Today’s Accomplishment

TaoCraft Short Sip is Tarot for your day in the time it takes to sip from your coffee. Today is a day. Having one is an accomplishment!

Welcome to TaoCraft Tarot blog and podcast. I’m glad you are here.

Today’s card is the four of swords.

There are reasons for all of the lore around Tarot decks.

Bottom line, they are bits of heavy paper with pictures on them. Full stop.

It’s not the cards, it’s the person using them and how they are used. They are the big theater screen where we can project our intuition and make it easier to see. They are a giant mirror that reflects ourselves so we can see that better too.

The genius in Pamela Smiths treatment of the minor arcana number cards is that she hits on very archetypal, foundational, core ideas. It’s hard to improve them. So, so many decks are rightfully derived from that body of work. Before Smith’s work, as I understand it, most decks had pips…a grouping of the suit’s symbols…instead of fully fledged images like the ones she created.

Some of the cards are fairly consistent across all of he derived decks. The three of swords is a good example. Almost every three of swords that I’ve seen has some iteration of heart and swords and something getting stabbed. The four of swords has much more variation. In the RWS deck, you see a knight in repose, taking a lil’ nap with all of his favorite pointy objects, no stabbing in sight. Mark Evans, artist for the Witches Tarot, depicts a grumpy looking lady with one sword in hand, dress swirling to denote movement and activity, with the other three swords close by. It’s not a particularly restful image. Here Lenny Magner give us four disembodied heads stabbed with swords for the Alleyman’s Tarot. The faces look sleepy, possibly dead, and winds up being more disconcerting than restful. Seven Dane Asmund’s interpretation of the card resonates with this image. The Alleyman’s Notebook interprets it as having to do with self-doubt, where he writes “nothing sticks like the daggers we put in ourselves.”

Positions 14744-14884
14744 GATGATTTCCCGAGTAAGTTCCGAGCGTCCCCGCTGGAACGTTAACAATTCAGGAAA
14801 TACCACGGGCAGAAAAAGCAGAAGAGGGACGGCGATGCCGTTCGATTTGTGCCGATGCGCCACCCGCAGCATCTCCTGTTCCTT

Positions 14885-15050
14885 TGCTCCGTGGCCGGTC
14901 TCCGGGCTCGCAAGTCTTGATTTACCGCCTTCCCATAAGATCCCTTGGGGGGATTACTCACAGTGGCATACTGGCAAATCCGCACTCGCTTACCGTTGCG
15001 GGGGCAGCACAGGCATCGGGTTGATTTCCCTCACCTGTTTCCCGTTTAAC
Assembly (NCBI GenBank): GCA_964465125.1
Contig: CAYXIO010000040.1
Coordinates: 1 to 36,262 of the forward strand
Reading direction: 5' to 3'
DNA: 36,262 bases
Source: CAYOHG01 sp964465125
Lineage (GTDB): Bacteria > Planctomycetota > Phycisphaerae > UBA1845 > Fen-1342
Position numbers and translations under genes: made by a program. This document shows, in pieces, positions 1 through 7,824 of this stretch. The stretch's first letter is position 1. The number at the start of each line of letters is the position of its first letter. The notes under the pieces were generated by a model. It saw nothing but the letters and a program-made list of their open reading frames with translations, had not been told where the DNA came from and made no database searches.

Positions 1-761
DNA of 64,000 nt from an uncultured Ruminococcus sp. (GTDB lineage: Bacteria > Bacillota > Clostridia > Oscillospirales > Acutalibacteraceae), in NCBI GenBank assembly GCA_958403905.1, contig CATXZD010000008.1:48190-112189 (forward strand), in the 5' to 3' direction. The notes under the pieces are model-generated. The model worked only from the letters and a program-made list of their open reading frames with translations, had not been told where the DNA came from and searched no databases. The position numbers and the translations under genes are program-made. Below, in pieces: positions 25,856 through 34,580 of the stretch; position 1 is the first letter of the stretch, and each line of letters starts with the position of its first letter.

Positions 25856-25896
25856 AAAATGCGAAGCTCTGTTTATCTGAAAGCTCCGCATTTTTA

As disparate as it all seems, all of these different images fit together like pieces of a bigger picture.

Think of the ubiquitous and sometime slightly annoying email courtesy of telling people to “have a great day.”

Not every day is great. Some days are a hot mess. Other times you need to turn down the wattage and have just a day. Any day. A no big deal, kinda routine, go make the donuts day. Those days are as great as any other. When we expect perfection from ourselves, it is all too easy to slip into stabbing ourselves in the head with self-doubt. A little rest and repose from self-imposed expectations can be a wonderful thing. Even the Witches Tarot sword swinging grumpy girl has a part to play. External activity, working and adulting still has to happen which covers the action aspect of the swords cards in general. Sometimes you have to, as the shoe commercials used to say, just do it. Swords are also associated with intellect and the mind. That is the kind of rest and repose the four of swords talks about today.

Give being your own worst critic a rest.